What Is Protected Activity Under FEHA and Title VII?
A Survey of Retaliation Cases and Their Practical Implications for Employees and Employers
By Mary L. Topliff
Mary L. Topliff is Principal of the Law Offices of Mary L. Topliff in San Francisco. Her practice focuses on prevention of employment lawsuits through counseling and training. She regularly conducts workplace investigations and compliance audits and can be reached at email@example.com.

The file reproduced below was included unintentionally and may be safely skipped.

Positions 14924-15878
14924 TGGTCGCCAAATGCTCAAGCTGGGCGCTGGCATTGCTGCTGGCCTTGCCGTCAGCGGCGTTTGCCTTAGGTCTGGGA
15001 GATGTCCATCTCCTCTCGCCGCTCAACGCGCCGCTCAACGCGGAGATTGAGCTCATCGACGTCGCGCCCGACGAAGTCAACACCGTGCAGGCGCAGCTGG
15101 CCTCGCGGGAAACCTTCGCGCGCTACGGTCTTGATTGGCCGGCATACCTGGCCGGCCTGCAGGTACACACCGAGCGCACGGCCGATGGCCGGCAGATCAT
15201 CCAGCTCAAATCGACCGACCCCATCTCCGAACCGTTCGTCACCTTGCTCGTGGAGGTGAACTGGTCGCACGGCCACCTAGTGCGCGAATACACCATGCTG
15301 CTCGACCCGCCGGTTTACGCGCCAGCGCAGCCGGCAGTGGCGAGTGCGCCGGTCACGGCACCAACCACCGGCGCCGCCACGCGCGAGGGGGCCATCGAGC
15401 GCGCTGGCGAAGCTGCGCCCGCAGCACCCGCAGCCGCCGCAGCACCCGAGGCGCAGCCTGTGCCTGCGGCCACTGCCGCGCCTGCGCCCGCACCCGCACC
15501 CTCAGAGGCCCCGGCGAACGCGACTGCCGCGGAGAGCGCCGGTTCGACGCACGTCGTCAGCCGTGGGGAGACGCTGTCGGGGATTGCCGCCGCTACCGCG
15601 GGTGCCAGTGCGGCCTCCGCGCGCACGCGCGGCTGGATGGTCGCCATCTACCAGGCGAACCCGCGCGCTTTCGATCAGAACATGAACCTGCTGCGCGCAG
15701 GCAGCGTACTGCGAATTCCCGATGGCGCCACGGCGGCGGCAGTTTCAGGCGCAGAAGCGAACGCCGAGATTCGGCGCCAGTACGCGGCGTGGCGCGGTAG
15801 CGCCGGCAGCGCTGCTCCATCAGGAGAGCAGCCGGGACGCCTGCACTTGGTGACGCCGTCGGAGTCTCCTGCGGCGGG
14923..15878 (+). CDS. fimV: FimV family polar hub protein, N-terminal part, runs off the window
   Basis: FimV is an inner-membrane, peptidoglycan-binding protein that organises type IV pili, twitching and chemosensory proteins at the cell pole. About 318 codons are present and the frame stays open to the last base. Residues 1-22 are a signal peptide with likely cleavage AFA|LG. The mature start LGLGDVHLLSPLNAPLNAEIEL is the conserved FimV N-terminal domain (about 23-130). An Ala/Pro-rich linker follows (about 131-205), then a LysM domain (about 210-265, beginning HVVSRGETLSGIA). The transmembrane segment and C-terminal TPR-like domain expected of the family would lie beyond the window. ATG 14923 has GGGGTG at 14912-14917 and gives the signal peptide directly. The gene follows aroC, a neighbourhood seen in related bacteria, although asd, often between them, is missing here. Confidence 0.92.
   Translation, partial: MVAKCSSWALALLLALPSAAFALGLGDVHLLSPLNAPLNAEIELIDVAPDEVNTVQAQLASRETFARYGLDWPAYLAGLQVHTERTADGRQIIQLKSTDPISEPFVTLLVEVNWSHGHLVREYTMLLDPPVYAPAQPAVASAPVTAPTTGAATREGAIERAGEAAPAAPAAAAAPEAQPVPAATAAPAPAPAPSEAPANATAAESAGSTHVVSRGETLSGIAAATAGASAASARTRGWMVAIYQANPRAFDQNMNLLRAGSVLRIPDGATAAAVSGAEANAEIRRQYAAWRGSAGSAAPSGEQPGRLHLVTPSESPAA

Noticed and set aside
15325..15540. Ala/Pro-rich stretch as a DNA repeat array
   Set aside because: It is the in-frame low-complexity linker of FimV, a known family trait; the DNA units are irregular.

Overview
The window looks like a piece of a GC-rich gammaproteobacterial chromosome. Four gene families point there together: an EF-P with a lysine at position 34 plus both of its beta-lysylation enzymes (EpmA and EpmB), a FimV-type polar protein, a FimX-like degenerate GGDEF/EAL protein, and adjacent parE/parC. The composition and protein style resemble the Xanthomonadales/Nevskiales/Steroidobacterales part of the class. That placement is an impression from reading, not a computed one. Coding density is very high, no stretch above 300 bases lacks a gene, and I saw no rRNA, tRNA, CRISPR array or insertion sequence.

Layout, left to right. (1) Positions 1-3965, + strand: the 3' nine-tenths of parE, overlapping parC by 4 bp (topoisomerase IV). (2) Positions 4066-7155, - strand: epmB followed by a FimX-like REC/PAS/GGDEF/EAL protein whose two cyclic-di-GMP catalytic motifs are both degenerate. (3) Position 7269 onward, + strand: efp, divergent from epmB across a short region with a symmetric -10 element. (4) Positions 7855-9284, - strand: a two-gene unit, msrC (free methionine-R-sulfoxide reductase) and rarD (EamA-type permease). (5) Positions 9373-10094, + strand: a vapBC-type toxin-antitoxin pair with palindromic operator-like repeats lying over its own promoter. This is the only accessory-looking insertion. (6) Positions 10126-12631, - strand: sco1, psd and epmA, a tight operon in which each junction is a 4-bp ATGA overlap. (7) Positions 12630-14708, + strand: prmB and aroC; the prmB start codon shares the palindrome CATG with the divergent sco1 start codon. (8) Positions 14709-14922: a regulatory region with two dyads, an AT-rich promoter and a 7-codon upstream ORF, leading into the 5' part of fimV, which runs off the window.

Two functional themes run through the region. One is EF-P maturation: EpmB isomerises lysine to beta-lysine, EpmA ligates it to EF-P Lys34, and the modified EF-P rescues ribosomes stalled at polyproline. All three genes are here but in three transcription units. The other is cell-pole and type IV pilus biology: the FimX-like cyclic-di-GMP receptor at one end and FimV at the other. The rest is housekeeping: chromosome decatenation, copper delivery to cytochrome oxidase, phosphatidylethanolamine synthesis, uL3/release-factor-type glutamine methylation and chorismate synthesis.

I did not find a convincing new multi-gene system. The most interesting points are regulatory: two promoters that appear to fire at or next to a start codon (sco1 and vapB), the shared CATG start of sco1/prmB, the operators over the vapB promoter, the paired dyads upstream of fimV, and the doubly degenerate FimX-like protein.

Eight years ago, the California Supreme Court in Yanowitz v. L’Oreal USA, Inc.1 expanded the "protected activity" element of a prima facie claim for retaliation under the Fair Employment and Housing Act (FEHA).2 The court held that an employee engages in protected activity by refusing to follow a manager’s directive so long as the employee had a reasonable belief that the order was discriminatory, even without evidence that the employee informed her employer of this belief.3 Questions abounded as to the practical impact of this ruling. For instance, how could an employer carry out its obligation to investigate complaints of discrimination and harassment if the complaint had not been articulated? And should employers treat insubordinate employees as though they had engaged in protected activity?